Autism as a facet of experience, not a limit

March 28, 2014 by Chuck Leddy
“In special education, there’s too much emphasis placed on the deficit and not enough on the strength,” said the Boston-born Temple Grandin at Askwith Hall. Credit: Melanie Rieders

Temple Grandin, a professor of animal science at Colorado State, brought her experience with autism, with which she was diagnosed at age 2, and insights from years of activism to a talk at the Graduate School of Education (GSE) Wednesday.

One of those insights: Diagnostic labels have their limits. "In , there's too much emphasis placed on the deficit and not enough on the strength," said the Boston-born Grandin at Askwith Hall. "I'm seeing a lot of 10-year-olds getting completely hung up on their autism, caught up in a handicapped mentality."

Much of Grandin's activism has focused on connecting autistics with education and careers. "I like to think about how the different kinds of minds can work together and complement each other." Speaking at length about her own "different thinking," she said, "my thinking is bottom-up," grounded in specific details.

"When I think about a cathedral, I see a series of specific cathedrals," not an archetype. "People who think in words tend to 'over-abstractify' the world too much and miss the details."

Grandin brought along two brain scans to illustrate her much larger circuitry for visual thinking compared with the average brain: "Being a visual thinker has really helped me in designing livestock handling facilities. Animals are sensory-based learners," she said.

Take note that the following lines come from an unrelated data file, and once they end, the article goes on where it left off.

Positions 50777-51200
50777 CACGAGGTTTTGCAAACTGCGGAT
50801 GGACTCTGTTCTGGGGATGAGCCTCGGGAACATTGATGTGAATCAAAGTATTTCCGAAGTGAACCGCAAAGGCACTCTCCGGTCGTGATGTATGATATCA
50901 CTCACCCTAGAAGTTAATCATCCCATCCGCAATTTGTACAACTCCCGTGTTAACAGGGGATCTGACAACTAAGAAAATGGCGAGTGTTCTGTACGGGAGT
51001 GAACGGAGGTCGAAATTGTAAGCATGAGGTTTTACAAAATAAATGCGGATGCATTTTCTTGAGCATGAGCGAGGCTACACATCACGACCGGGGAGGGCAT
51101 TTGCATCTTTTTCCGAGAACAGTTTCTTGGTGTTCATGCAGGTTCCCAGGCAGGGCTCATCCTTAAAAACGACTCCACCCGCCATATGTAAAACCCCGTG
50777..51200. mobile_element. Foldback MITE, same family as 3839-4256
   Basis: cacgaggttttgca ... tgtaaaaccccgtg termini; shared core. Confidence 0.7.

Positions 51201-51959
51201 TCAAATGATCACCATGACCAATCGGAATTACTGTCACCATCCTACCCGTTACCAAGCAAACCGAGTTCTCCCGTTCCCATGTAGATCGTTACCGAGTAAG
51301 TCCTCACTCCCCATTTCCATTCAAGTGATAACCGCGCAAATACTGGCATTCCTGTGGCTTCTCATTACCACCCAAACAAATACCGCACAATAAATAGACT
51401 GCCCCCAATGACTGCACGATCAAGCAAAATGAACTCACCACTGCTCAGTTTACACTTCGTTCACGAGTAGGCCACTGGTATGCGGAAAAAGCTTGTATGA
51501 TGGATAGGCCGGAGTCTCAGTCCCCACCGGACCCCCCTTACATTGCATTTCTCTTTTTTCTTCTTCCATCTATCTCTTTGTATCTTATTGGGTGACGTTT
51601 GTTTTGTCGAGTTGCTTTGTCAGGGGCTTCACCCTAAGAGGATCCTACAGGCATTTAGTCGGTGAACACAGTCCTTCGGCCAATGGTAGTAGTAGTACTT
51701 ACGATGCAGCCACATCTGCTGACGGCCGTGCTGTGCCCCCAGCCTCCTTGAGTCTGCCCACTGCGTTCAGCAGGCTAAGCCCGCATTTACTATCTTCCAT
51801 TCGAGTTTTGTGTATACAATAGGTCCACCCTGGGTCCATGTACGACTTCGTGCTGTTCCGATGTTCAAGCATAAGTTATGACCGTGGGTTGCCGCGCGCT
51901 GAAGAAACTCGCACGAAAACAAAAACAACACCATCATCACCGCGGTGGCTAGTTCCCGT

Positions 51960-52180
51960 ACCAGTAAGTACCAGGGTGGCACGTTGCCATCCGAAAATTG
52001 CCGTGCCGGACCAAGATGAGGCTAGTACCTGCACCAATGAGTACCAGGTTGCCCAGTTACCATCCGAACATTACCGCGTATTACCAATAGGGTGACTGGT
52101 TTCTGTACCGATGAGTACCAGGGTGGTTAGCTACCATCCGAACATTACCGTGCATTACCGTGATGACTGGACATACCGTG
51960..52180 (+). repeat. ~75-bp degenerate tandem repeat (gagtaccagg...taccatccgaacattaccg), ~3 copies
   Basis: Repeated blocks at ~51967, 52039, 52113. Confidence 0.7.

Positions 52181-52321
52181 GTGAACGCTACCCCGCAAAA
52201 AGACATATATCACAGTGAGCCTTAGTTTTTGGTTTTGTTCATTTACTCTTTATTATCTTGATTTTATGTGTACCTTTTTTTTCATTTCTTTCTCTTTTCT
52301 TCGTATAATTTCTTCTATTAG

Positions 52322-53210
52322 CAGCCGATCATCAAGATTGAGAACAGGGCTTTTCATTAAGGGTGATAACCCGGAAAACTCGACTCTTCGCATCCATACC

(The 2010 HBO movie "Temple Grandin," with Claire Danes in the title role, showed how Grandin crawled through an existing livestock facility to understand how cattle experienced moving through the chutes, and then integrated her sensory-based insights into her own designs.)

Shifting her focus to the classroom, Grandin offered several suggestions for educating students with autism or unconventional learning styles. "Kids on the spectrum tend to get fixated on the things they like," she said. "You need to use those fixations to teach kids different subjects." If a child is fixated on airplanes, Grandin said, the teacher might use planes to illustrate lessons in physics, engineering, history, and more.

Mentors are also important. A particular teacher sparked her interest in science, Grandin said. Educators need to nudge students "slightly out of their comfort zone" to challenge them while providing support.

Autistic children also need responsibilities and tasks—paper-route-type jobs—"to build work skills," she said. Adults can't "allow kids to become recluses playing video games by themselves all day."

Near the end of her talk, Grandin offered a bit of advice to autistic people in the job market: "You need to sell your work, not yourself. Create a portfolio to show your work and carry it around with you." It was a practical note keeping with her wider message, that those with "different thinking" have much to offer.

Explore further: Superior visual thinking may be key to independence for high schoolers with autism

Related Stories